By Nick McCarvel

ST. LOUIS – For some reason, Jonathan Horton had the picture on his phone and so, he figured, he might as well put it to use.

The image was of Chris Brooks and Alex Naddour as alternates at the 2012 London Games. They were sitting up in the stands inside the O2 Arena, cheering on Team USA from close, yet so far.

“Don’t let this be you,” Horton wrote in a text message he sent to Brooks and Naddour on Thursday before trials began. He sent it a second time before Saturday’s finals.

Horton and Brooks have been friends since childhood. But Brooks watched as Horton, a year his senior, went to the 2008 Beijing Games for the Olympics, then again in 2012, when Brooks served as an alternate. A year ago, the two sat down and Brooks shrugged his much-worked-on shoulders, “What am I doing man?” He asked Horton.

“I told him to keep believing,” Horton told USA Gymnastics Sunday. “I said, ‘You’ve got a year to go. This is your chance to do it.’ I know how bad everyone wants it, everyone wants to make the Olympic team, but no one has worn their heart on their sleeve and wanted it worse than Chris Brooks.”

Saturday night Brooks realized that dream by making the men’s Olympic gymnastics team for Rio, a dream that seemed light years away in that photo from London, but a reminder from a close friend that spurred him to finish what he had started in Hartford three weeks ago with a second-place finish – or more specifically, what he started as an 8-year-old kid at a gym in Houston.

“Horton was trying to get that extra fire out of us, and it worked,” Brooks said Sunday morning, a smile plastered on his tired face the night after he secured – after years of hard work – that Olympics spot. “Jon has played a tremendous role. He and I have been friends since I can remember, pushing each other in the gym. Sometimes good, sometimes bad, but all-in-all, it’s been an amazing ride with him. I’ve had his support through the whole process.”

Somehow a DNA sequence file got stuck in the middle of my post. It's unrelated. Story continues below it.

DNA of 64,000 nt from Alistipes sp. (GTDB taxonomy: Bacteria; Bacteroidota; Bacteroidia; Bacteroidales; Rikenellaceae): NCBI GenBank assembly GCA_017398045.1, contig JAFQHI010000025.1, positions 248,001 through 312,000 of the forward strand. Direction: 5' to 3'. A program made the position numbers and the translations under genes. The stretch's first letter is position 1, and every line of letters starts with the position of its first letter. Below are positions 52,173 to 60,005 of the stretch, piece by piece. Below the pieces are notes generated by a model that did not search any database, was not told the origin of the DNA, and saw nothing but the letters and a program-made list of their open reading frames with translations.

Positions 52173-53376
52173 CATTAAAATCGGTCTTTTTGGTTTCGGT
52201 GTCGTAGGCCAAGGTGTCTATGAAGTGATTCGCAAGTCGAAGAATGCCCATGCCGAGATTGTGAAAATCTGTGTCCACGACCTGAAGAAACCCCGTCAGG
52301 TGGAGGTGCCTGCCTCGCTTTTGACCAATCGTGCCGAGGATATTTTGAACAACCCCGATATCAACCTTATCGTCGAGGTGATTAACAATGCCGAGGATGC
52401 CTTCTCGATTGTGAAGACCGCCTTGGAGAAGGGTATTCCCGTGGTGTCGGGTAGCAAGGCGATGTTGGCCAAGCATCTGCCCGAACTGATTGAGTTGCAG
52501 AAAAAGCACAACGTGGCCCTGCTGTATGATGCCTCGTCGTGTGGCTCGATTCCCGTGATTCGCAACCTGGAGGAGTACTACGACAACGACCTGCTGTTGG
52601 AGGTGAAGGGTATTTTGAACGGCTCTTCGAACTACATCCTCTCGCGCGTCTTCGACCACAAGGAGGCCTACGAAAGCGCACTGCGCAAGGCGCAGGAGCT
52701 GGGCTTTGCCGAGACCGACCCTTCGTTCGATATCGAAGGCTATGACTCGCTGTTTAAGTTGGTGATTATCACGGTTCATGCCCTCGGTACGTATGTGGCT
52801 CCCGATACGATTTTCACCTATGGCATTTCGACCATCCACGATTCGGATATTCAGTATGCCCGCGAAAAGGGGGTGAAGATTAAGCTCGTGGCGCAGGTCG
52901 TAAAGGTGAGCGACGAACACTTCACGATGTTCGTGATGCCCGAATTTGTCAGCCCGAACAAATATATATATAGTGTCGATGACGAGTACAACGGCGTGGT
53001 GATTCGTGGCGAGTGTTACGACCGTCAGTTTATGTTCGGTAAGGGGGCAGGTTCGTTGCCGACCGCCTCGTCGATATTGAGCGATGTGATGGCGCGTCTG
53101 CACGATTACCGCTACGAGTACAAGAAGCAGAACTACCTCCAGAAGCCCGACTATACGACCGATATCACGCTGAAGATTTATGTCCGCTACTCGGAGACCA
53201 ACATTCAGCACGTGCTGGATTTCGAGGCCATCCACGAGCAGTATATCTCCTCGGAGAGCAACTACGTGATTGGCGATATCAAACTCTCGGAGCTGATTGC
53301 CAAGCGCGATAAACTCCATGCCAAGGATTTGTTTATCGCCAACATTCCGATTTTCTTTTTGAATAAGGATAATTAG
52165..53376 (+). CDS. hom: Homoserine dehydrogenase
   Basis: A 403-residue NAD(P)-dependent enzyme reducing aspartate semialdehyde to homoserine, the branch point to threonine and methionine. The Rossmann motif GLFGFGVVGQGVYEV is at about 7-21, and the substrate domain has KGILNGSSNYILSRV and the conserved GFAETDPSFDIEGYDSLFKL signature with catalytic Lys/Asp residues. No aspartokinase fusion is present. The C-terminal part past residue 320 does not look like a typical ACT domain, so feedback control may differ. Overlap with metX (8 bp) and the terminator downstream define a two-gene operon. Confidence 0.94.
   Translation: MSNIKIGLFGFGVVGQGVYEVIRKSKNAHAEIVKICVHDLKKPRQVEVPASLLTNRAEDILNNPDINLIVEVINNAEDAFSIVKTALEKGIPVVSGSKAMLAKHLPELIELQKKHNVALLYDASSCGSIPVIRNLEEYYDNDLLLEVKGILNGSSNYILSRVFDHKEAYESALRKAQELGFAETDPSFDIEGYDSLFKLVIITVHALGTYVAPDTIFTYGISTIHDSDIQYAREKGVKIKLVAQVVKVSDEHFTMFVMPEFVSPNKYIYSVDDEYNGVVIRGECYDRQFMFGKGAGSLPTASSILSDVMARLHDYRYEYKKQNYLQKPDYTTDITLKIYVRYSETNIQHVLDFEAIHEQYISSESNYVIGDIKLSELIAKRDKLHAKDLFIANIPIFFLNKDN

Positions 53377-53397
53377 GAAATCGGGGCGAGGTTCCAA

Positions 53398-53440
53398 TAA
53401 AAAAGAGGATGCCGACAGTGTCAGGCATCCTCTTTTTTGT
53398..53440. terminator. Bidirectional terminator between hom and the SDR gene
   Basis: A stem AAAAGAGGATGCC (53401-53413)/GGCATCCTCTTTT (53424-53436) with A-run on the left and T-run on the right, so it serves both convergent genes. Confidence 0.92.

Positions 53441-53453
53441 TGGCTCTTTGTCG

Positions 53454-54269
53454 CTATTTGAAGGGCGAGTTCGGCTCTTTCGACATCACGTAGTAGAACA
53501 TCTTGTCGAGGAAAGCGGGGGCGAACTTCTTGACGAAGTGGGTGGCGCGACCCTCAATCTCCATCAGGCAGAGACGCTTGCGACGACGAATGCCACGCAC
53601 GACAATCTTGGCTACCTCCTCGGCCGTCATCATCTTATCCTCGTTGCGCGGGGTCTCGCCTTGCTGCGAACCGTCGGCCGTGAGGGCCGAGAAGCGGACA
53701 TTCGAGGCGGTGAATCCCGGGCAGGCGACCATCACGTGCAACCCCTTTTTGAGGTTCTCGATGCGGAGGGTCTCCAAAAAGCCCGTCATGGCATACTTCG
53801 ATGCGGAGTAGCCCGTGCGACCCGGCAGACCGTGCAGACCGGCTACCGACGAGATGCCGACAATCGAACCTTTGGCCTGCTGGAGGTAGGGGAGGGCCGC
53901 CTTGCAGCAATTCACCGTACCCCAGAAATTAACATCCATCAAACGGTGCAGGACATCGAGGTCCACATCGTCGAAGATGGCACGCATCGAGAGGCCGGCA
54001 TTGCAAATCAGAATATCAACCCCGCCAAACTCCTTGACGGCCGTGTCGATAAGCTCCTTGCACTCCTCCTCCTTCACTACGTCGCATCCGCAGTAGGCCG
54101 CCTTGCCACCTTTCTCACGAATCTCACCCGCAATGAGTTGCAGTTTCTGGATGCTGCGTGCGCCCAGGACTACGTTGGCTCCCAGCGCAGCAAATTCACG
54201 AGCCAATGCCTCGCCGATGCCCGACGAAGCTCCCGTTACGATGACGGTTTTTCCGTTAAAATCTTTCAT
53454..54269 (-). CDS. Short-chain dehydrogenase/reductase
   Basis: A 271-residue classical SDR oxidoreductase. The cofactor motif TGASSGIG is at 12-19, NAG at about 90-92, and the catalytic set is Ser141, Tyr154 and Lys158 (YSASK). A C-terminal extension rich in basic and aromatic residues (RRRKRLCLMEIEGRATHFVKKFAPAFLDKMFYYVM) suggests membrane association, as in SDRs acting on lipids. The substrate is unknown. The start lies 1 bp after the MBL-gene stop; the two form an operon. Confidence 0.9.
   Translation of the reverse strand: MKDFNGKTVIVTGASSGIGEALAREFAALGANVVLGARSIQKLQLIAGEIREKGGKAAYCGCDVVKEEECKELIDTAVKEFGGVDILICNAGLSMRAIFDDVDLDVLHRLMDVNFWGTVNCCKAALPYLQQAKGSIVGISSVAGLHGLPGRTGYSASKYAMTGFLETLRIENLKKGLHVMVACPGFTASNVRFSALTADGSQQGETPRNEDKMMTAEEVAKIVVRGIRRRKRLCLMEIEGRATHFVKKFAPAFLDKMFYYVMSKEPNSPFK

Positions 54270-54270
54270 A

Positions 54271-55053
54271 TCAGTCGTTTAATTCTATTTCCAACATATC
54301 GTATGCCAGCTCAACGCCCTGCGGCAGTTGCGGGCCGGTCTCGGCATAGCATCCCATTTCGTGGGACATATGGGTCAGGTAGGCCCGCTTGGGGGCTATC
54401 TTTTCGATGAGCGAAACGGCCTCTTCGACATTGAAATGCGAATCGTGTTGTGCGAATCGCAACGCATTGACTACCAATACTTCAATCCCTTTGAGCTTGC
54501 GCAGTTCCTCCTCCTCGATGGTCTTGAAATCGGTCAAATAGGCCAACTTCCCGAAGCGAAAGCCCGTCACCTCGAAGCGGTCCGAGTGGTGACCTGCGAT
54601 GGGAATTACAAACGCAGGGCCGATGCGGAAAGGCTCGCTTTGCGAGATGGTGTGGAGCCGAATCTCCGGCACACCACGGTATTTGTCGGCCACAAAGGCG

Saturday night Brooks had an explosion of support on social media. Here is this guy, perennially the almost, the next, the replacement, the if, maybe. And now, he’s an Olympian. He makes his debut at 29, less than six months before his 30th birthday.

“Let’s go Chris Brooks!” Simone Biles tweeted. Congrats and accolades came in the forms of tweets and comments, Facebook posts, and even from the Associated Press.

“People love the underdog,” Brooks laughed on Saturday in the mixed zone. “That’s the definition of me. I talk about the ‘career of almosts’ and I feel very honored and fortunate to have had the career that I have had up to the point obviously, but this is the icing on top. I can’t wait to get out there and show the world what Team USA has.”

“I wasn’t planning to be doing gymnastics at this level at this age,” Brooks said. “I would have wanted to reach my goals earlier. This is the hand of cards I was dealt, so I’m trying to play them as best I can.”